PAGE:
Speaking about his government’s response in the early days of the COVID-19 pandemic, Premier Gutwein says the decision to “capitalise on our unique island advantage” and “go hard and early on border restrictions” helped ensure the safety of the population. He also spoke of the “difficult decision to put in place first stage restrictions on businesses, with significant impacts on our tourism and hospitality sectors as a result of the closures.”
“We have no doubt that these initiatives, given our state has an older and more vulnerable population, saved lives,” he said.
Premier Gutwein outlined the economic toll that COVID-19 and the responses it required have had on the Tasmanian economy.
“In April, retail trade fell by 17 per cent. By May, around 20,000 Tasmanian jobs had been lost, including around 28 per cent of hospitality jobs. Treasury was forecasting an unemployment rate of around 12.25 per cent in June, and a budget with significant deficits and net debt,” he said.
Premier Gutwein said that his government’s economic response, which he noted was the “largest in the nation” as a proportion of GSP, helped sustain the state economy.
“Our social and economic support responded to the health crisis and cushioned the economic impacts by using our balance sheet as an economic stabiliser, while complementing Commonwealth supports, including JobKeeper, JobSeeker, and cash flow and investment support,” he said.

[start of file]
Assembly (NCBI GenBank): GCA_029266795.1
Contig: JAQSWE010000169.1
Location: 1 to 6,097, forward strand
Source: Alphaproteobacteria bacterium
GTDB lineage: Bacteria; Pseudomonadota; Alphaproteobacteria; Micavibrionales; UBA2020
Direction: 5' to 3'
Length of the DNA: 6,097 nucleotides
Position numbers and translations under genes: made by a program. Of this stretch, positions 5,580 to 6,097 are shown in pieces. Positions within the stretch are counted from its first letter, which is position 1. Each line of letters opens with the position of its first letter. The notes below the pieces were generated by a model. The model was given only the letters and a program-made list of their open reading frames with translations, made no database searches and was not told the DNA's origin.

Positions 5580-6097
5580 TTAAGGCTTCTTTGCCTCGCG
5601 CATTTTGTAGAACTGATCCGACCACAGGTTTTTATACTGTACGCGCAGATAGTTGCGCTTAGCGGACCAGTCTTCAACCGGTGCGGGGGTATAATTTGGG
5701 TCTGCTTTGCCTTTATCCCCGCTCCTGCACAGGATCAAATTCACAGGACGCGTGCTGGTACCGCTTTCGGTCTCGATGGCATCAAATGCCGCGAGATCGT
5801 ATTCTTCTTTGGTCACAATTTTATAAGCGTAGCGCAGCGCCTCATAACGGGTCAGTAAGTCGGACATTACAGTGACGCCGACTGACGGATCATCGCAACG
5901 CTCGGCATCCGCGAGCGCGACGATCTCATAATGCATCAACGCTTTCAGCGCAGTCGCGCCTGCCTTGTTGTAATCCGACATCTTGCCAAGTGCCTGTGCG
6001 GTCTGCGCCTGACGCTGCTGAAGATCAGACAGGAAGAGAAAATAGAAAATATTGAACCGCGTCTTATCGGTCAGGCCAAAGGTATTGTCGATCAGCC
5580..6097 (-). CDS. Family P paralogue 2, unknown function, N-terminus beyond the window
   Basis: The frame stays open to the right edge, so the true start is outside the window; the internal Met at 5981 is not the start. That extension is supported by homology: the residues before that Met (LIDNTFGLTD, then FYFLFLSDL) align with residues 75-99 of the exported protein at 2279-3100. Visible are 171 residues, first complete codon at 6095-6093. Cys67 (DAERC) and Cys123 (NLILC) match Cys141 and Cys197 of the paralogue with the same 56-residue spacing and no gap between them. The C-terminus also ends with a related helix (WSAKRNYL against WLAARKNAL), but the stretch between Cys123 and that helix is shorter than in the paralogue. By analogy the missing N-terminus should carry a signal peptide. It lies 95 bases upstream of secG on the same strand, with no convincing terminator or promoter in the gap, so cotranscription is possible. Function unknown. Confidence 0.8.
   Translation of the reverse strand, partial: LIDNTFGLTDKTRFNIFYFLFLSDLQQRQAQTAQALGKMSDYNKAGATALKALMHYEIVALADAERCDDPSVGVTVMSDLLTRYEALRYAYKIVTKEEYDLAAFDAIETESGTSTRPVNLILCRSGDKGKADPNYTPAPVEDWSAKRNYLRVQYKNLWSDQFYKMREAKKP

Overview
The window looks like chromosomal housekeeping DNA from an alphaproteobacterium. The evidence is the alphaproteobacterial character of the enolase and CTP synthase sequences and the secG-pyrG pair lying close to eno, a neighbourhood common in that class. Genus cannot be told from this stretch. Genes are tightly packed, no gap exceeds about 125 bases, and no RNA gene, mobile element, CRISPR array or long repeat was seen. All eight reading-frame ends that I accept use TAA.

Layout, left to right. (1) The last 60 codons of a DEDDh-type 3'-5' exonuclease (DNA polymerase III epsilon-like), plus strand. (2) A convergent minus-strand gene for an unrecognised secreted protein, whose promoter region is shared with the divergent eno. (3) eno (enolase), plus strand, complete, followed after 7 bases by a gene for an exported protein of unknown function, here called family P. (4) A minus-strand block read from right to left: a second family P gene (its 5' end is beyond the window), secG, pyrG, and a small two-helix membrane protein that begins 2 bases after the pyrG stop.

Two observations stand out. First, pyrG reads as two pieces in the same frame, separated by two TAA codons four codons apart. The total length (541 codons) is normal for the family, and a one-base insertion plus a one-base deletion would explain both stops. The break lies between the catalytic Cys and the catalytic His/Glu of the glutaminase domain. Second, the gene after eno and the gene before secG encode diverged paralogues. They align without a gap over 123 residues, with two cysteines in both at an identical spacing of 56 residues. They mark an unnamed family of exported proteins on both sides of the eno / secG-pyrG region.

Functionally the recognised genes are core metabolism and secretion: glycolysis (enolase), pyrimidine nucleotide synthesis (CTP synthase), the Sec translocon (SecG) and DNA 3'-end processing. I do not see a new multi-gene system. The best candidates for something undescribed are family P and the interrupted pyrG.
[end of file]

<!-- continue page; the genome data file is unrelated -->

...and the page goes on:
Premier Gutwein discussed further measures his government was taking to stimulate the state economy, including the announced $3.1 billion Construction Blitz and the fast-tracked $7.1 billion investment in two major renewable energy projects: Project Marinus and Battery of the Nation. He also discussed changes to regulatory approvals aimed at accelerating investment.
“Our businesses are already adapting,” Premier Gutwein said.
“Recent national confidence surveys from Sensis confirms that Tasmanian businesses are the most positive in the country about our state economy, and NAB has found we have the best business conditions in the nation.
“With confidence returning, and the easing of restrictions, Tasmania is getting back to work. 16,000 Tasmanians are back in work since the height of the pandemic in May. That’s over 80 per cent of the Tasmanians who lost their job have now returned to work or found a new job. Interestingly, there are now 6,600 more Tasmanians in work than this time last year.
“While JobKeeper and JobSeeker are playing their part, we have the lowest unemployment rate in the country at 6.3%,” he said.
The Premier said that the upcoming State Budget and the plans to “sensibly ease restrictions” should push the recovery along further.
“Right now we are living through a period of significant change and uncertainty not before seen on this scale in global history,” he said.
“In generations to come, people will look back at Tasmania and on the events of 2020. It is my hope that they will say it was a state which did all it could to save lives, to support Tasmanians, their businesses and their livelihoods.”